The city is still stuck on releasing the "council packet" at 5 p.m. Thursday for meetings the following Monday night — a schedule dating from the 1950s when print was the only alternative.
A good effort in 2001 and 2002 to get staff reports out sooner faltered in the face of departmental difficulties in meeting earlier deadlines, but it suffered from inadequate council and administrative support and was abandoned.
As we have said before, issuing staff reports on significant topics just days before a meeting where they are to be considered is unfair to the public. It invites suspicion on the part of the many Palo Altans who follow city business — especially when items affect their homes, neighborhoods or community services. The media and neighborhood groups just don't have time to get the word out when important policy issues are to be discussed or decided.
Even worse is a practice by some developers of coming in at the last minute with significant changes to projects before the council, even hand-delivered on the night of the council meeting.
New Mayor Pat Burt Monday night made earlier notification a specific priority "to establish trust" in the council and city. Other council members, including four new members who were sworn in Monday night, have listed early notification as a priority.
Burt's overall goal is to "try to achiever greater transparency and accessibility of government. In addition to earlier release of council packets, he said the council should "have our meetings at a time when the public is still awake and the council is still awake."
At long last, a "wake-up call" on the need for better, more timely communication.
With electronic distribution, staff reports should be available online at least seven to 10 days before the meeting where the matter covered is to be considered, with reports available as soon as they are completed rather than a big, multi-pound lump of information.
When, for whatever reason, reports of significant matters can't be out a week beforehand, then the matter should automatically be postponed a week, except perhaps in rare "emergency" situations where a tight deadline is involved. Each agenda should have some time for "spillover" items from a prior agenda if reports aren't ready.
When a developer comes in with substantial last-minute changes to a plan, the same policy should apply: an automatic postponement of the entire item. This would be an important incentive to developers to share information about changes in their projects in a timely manner, not "game the system" to try to avoid or minimize criticism.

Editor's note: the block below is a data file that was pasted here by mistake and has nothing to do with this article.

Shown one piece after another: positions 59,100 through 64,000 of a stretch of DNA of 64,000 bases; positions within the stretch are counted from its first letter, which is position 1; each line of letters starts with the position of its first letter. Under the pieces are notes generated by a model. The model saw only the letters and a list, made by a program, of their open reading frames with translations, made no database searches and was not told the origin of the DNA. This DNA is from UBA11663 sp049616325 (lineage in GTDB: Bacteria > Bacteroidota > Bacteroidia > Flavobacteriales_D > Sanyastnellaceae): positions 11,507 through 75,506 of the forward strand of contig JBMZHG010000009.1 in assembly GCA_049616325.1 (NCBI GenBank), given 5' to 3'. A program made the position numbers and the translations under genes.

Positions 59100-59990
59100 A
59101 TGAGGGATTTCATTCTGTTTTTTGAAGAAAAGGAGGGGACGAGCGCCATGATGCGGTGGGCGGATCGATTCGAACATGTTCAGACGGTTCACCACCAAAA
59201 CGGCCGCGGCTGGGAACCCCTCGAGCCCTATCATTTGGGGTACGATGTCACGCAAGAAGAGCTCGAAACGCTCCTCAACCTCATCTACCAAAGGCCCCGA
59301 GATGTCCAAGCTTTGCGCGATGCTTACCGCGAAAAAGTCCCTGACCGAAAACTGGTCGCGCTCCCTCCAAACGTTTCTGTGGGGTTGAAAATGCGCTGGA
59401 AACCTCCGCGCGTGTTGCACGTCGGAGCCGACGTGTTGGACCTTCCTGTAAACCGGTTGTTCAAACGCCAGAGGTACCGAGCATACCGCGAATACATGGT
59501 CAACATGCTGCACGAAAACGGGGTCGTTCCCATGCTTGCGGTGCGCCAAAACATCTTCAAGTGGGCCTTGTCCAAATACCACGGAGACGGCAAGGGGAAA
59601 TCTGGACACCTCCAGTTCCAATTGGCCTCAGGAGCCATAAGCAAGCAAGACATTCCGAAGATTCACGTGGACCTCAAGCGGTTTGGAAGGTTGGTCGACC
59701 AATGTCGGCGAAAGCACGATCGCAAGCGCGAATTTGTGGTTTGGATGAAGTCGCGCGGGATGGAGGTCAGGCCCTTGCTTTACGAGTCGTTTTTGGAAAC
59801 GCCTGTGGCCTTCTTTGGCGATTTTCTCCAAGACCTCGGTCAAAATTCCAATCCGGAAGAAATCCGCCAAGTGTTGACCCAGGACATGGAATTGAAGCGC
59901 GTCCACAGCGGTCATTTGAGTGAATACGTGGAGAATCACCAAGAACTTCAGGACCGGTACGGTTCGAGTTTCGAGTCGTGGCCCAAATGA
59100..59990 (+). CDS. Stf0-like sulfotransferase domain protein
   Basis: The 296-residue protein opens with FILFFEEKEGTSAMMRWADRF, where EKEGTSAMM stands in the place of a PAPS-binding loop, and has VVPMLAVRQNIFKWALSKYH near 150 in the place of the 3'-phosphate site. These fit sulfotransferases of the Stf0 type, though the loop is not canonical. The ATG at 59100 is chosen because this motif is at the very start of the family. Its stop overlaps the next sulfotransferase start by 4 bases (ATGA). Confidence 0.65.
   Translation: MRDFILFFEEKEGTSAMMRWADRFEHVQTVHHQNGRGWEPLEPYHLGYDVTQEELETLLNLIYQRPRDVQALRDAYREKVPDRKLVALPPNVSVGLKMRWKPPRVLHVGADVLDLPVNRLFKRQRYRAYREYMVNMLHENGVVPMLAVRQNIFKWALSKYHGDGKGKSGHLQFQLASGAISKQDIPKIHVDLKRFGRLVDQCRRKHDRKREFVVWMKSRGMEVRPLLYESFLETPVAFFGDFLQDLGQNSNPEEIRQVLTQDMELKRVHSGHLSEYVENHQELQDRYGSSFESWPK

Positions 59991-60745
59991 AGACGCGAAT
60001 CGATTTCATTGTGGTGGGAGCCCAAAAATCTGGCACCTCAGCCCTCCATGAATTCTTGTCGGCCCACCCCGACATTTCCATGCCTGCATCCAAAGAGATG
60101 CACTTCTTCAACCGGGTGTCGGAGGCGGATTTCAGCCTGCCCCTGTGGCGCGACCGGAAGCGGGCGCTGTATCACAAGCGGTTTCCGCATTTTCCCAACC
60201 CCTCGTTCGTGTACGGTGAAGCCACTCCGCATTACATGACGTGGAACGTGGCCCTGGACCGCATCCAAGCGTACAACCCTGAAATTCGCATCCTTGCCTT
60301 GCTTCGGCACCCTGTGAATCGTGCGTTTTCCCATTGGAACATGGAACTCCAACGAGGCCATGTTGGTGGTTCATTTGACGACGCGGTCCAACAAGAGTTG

Burt's second point about doing city business when everyone is awake is a great one. He is not the first to raise that issue: As far back as the 1960s, former Councilman Kirke Comstock would gather up his papers at 11 p.m. and bid his colleague's goodnight, in a polite protest that after that time council members' brains turn to pumpkin seeds.
This "efficiency" of council meetings is an important but separate issue. It may relate to the size of the large nine-member council, but it definitely relates to how long each council member speaks to each item. Sometimes, well-edited brief comments are more effective than lengthy commentaries.
But earlier information release should be the first priority of this council and administration. It is a vital component of the city's "civic engagement" priority of recent years, as if that were really needed in activism-rich Palo Alto. It is especially important if the city wants to increase the level of constructive engagement rather than the often negative criticisms heaped on city leaders.
It is encouraging to see the unanimity in the election of Mayor Pat Burt and Vice Mayor Sid Espinosa, both of whom have demonstrated solid leadership skills and a broad base of knowledge about the community, its serious budget problems, energy needs and land-use and demographic patterns.
The council and community face huge economic challenges this year, and improved, more timely communication will be a key tool in dealing with those challenges.